Marijuana is legal in the Netherlands and openly smoked in Amsterdam coffee shops. While I have no intention of smoking any pot while here with my family, I see the argument for the country not squandering its tax dollars prosecuting people who do. While I am indifferent to whether marijuana should be legalized generally in the U.S., I am pleased that medical marijuana has been.
The Rohrabacher-Farr amendment to the 2015 appropriations bill specifies that:
“None of the funds made available in this Act to the Department of Justice may be used … to prevent any [states] from implementing their own laws that authorize the use, distribution, possession, or cultivation of medical marijuana.”
This was common-sense, bipartisan legislation. The amendment was named after conservative Republican Rep. Rohrabacher, and it was brought to the floor of a Republican-controlled House where 49 Republicans joined with Democrats to pass it.
Sadly, I see you were not one of those Republicans. Worse, I see Attorney General Sessions hopes to see the amendment revoked. He wrote to Congress arguing that the amendment would inhibit the Justice Department’s ability to enforce the Controlled Substances Act:
“I believe it would be unwise for Congress to restrict the discretion of the Department to fund particular prosecutions, particularly in the midst of an historic drug epidemic and potentially long-term uptick in violent crime. The Department must be in a position to use all laws available to combat the transnational drug organizations and dangerous drug traffickers who threaten American lives.”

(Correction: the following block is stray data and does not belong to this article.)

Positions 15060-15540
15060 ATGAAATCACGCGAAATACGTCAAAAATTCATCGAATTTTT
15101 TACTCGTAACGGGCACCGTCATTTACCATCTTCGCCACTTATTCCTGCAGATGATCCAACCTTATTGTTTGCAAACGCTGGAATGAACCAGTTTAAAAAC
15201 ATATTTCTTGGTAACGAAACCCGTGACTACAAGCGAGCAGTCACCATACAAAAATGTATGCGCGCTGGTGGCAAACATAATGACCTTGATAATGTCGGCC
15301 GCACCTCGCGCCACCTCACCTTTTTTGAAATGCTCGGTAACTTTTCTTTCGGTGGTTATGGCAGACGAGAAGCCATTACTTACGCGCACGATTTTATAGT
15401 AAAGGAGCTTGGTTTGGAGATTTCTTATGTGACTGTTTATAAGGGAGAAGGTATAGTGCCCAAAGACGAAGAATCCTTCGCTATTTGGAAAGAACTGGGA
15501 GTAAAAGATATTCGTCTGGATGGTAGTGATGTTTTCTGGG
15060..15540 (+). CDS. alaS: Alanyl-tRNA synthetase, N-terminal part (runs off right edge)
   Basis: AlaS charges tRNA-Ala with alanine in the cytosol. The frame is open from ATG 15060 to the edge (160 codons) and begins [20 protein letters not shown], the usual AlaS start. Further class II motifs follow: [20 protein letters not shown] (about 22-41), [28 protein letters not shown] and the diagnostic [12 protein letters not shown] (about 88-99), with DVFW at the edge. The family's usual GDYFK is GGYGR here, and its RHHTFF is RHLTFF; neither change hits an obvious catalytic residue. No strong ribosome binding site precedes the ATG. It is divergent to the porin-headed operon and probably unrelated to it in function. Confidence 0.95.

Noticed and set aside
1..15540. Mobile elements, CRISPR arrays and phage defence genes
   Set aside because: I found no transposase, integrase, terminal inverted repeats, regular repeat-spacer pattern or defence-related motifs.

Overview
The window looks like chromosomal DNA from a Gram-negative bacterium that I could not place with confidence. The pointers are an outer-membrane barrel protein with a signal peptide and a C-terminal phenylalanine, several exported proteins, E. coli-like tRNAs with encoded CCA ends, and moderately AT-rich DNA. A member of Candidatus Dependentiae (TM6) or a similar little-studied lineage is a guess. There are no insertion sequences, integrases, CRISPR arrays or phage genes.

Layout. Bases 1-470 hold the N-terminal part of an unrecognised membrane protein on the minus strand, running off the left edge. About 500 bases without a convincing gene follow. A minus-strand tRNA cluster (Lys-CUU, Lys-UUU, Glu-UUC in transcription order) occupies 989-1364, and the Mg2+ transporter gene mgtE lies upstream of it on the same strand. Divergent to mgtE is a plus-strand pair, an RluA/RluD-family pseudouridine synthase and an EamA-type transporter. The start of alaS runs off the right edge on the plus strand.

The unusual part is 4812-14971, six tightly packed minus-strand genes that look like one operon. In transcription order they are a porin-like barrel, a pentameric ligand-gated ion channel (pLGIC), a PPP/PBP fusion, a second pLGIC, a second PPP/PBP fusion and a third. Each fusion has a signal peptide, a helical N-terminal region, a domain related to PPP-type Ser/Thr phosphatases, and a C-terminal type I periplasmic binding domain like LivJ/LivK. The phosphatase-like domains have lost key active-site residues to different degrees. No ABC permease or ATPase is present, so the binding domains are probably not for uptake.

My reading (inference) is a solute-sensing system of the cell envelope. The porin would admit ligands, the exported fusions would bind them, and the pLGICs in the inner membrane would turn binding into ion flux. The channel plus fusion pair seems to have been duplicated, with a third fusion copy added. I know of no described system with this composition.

While I am pleased the Attorney General is battling dangerous drug trafficking, medical marijuana is a separate issue. According to a Quinnipiac poll from April, 94% of Americans approve of medical marijuana. And the medical research community has reached a consensus about its unique benefits, especially the alleviation of chronic pain. Moreover, states with medical marijuana record fewer deaths due to opiate overdose.
And yet Attorney General Sessions seems unaware, stating:
“I see a line in The Washington Post today that I remember from the ’80s, ‘Marijuana is a cure for opiate abuse.’ Give me a break. This is the kind of argument that’s been made out there to just — almost a desperate attempt to defend the harmlessness of marijuana or even its benefits. I doubt that’s true. Maybe science will prove I’m wrong.”
Science has already proven him wrong. Our Attorney General should not be making 2017 Justice Department policy based on his 80s-era assumptions. I ask that the House Judiciary Committee please caution him accordingly.